The Movie Waffler Dublin Horrorthon 2013 Review - Odd Thomas | The Movie Waffler

Dublin Horrorthon 2013 Review - Odd Thomas

A young man with the ability to see ghosts aids the police in finding killers.

Directed by: Stephen Sommers
Starring: Anton Yelchin, Addison Timlin, Ashley Sommers, Leonor Varela, Willem Dafoe, Patton Oswalt

Odd Thomas (Yelchin) may seem like an average young man living in an average small California town, but he possesses a unique gift: the ability to see the dead. Local Chief of Police Wyatt (Dafoe) is aware of Odd's, er...odd ability and the two work together to track down the killers of the wronged ghosts who approach Odd. As well as ghosts, Odd can also see "bodachs", malevolent spirits that kill anyone they discover has the ability to see them. When a mysterious stranger, who Odd nicknames "Fungus Man", arrives in town, he brings with him a huge number of bodachs. Odd, along with his girlfriend Stormy (Timlin) sets about investigating and soon discovers his town is in grave danger.
Thanks to a legal dispute between the film's financiers and its producers, 'Odd Thomas' is currently sitting on the shelf without a distribution deal in most territories, including North America, meaning the only way to see it right now is if it turns up at festivals like Horrorthon.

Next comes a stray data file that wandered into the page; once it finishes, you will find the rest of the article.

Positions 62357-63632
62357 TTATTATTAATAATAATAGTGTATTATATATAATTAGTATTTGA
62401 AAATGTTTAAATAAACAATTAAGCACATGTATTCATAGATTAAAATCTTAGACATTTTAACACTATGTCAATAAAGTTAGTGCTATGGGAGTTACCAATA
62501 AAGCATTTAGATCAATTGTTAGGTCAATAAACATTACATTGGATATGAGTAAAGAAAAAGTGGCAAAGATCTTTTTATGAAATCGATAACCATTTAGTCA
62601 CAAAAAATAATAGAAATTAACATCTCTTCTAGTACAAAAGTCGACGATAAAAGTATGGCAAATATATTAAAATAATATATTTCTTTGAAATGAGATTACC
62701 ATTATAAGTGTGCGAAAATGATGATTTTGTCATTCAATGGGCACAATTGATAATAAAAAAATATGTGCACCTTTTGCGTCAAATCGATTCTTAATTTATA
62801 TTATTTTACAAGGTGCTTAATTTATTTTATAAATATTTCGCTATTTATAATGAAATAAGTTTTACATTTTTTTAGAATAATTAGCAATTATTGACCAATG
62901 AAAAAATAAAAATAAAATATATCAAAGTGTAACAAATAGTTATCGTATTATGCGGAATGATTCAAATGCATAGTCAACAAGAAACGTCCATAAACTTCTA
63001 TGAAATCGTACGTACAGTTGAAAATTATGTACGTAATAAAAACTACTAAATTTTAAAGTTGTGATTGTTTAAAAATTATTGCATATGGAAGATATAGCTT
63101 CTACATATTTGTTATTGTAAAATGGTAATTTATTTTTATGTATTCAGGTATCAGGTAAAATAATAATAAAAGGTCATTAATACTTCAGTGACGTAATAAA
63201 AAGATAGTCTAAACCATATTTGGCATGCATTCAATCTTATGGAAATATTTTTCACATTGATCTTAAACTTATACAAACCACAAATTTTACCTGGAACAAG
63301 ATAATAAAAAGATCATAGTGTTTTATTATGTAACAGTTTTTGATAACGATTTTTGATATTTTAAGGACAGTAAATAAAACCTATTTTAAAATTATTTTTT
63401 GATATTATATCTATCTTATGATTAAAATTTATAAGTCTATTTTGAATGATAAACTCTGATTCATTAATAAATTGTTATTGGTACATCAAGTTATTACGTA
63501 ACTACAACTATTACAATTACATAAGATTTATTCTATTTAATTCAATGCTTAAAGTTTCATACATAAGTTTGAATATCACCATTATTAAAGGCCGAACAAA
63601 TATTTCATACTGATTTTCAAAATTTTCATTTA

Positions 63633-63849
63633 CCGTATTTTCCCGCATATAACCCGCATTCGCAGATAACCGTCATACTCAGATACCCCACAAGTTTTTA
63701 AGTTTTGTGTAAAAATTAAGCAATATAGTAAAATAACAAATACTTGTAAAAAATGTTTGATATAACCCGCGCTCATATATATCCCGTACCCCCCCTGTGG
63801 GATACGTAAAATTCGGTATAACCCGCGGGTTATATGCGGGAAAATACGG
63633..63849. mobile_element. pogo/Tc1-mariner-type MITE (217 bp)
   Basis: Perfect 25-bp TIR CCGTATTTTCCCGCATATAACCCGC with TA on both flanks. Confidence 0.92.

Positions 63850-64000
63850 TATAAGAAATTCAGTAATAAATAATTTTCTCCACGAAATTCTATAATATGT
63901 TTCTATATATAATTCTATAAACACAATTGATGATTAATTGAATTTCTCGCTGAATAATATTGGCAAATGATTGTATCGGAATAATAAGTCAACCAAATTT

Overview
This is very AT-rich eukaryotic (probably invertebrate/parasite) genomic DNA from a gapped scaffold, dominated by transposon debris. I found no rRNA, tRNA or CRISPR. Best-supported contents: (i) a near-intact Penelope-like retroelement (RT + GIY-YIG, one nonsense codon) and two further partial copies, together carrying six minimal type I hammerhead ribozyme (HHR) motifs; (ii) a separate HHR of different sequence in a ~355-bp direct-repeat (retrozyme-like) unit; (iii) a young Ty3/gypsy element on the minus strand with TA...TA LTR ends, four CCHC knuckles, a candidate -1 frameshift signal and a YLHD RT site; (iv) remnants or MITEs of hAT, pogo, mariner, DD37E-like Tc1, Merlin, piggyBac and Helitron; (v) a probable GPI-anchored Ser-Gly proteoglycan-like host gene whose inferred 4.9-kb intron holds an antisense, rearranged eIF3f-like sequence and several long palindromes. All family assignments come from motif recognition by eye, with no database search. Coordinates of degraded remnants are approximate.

Adapted from a popular Dean R Koontz novel, which has spawned several sequels and prequels, the film tones down much of the source material's dark tone in favor of PG friendly adventure. As with his 'Mummy' movies and the much slated 'Van Helsing', writer-director Stephen Sommers again takes a horror concept and turns it into an overblown action romp.
'Odd Thomas' feels like a movie stuck in 1995. The snappy smartass dialogue reminds us of the awful Tarantino wannabe movies that were so prevalent in the latter half of the nineties and the visual aesthetic, like this year's equally bad 'RIPD', owes much to 'Men In Black'. It's a film that thinks it's a lot more clever than it actually is, full of annoying flashbacks and ludicrous exposition devices. Odd spends half the movie speaking to Stormy on the phone explaining the plot, simply because Sommers has no idea how to construct a screenplay with any kind of natural flow.
After 15 minutes I hated everything about this film and by the climax I had a pounding headache from listening to the awful constant dialogue, of which there is an unsufferable amount as well as a voiceover, just in case we may have missed any plot details. Thanks to its shelving, you may never get to see 'Odd Thomas' but that's probably a good thing. 

Eric Hillis